Corporal Richard W.
Navy Cross Citation
"For extraordinary heroism while serving as a Machine Gun Squad Leader with Company
M, Third Battalion, Fifth Marines, First Marine Division (Reinforced), in the Republic of
Vietnam on the afternoon of 8 November 1967. During Operation Essex, Corporal Duncan's
company was attempting to seize a small but heavily fortified village in Quang Nam
Province when it suddenly came under intense mortar and automatic weapons fire which
killed the acting platoon commander and seven other Marines, and temporarily pinned down
the lead platoon in a rice paddy. Quickly assessing the situation, Corporal Duncan
displayed unusual courage, leadership and composure under fire, as he maneuvered his
machine gun team across the open area to a position behind a dike. He directed a heavy
volume of fire against the North Vietnamese Army force, suppressing its fire sufficiently
to enable the Marines lying in the open field to move to relatively safe positions. As he
was moving his team back to rejoin the platoon, he was painfully wounded. When a defensive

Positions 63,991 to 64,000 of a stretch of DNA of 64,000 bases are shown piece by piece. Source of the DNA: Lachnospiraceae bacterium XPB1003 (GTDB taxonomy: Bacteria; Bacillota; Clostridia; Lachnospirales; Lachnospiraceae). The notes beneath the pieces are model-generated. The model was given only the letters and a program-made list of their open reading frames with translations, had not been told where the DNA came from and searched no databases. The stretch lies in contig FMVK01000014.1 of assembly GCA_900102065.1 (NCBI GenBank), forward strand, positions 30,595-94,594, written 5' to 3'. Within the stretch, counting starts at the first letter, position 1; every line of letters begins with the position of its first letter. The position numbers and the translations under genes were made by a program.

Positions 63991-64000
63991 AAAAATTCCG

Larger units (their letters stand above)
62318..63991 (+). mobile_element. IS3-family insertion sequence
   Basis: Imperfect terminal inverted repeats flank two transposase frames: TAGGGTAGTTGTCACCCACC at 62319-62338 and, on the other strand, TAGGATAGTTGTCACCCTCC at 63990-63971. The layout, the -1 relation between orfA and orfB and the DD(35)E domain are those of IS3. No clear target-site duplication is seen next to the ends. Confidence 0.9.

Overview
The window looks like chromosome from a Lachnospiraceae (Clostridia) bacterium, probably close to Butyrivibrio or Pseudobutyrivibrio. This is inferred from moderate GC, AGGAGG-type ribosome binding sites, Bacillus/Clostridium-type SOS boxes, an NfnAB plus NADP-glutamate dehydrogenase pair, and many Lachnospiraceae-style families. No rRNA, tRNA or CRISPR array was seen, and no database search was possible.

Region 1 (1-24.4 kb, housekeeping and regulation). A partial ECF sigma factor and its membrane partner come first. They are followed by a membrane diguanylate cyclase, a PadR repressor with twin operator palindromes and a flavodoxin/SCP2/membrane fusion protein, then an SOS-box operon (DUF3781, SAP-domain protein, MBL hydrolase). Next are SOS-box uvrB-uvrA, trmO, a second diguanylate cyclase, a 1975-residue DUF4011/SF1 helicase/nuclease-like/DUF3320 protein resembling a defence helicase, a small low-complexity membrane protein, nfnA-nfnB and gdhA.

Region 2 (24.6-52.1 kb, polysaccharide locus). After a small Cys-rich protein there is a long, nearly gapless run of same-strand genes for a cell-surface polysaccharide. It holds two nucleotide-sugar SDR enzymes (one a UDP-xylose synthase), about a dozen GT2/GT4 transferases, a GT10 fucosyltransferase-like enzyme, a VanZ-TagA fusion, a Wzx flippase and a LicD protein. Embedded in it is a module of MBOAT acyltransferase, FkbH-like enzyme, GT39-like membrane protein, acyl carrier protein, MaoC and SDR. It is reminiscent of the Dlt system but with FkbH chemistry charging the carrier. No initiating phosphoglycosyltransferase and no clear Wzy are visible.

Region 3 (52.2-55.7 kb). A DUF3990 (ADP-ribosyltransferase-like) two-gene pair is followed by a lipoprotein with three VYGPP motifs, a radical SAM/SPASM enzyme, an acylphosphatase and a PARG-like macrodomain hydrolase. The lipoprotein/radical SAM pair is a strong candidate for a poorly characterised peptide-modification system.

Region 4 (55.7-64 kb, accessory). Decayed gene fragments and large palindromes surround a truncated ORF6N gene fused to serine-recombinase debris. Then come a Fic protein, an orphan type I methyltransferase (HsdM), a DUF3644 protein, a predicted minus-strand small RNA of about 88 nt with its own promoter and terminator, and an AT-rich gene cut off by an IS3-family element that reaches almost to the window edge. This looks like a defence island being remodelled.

perimeter was established and his squad was assigned to provide cover for the left flank,
he ignored his own injury as he deployed his men and moved along the perimeter to insure
their firing positions provided maximum security for their sector against hostile attacks.
As darkness fell, the enemy force launched an assault but was repulsed by the extremely
heavy volume of fire from Corporal Duncan's team. The enemy then commenced a grenade
attack to destroy the Marines' firing positions. Observing one of his men completely
exposed to the incoming grenades, Corporal Duncan, completely disregarding his own safety
and intense pain of his wound, moved to aid his fellow Marine. When a grenade landed
nearby, he fearlessly used his own body to shield the man. He repeatedly exposed himself
to the enemy's fire, as he moved into the open to deliver covering fire while the squad
reached more secure positions. After all members of his team had reached safety, Corporal
Duncan was mortally wounded as he advanced to join his men at the new position. His
bravery and daring actions throughout the engagement inspired his men to steadfastly
maintain their position and repulse the fanatical enemy assault. By his courageous
fighting spirit, bold initiative and unswerving devotion to duty at great personal risk,
he upheld the highest traditions of the Marine Corps and the United States Naval service.
He gallantly gave his life for his country."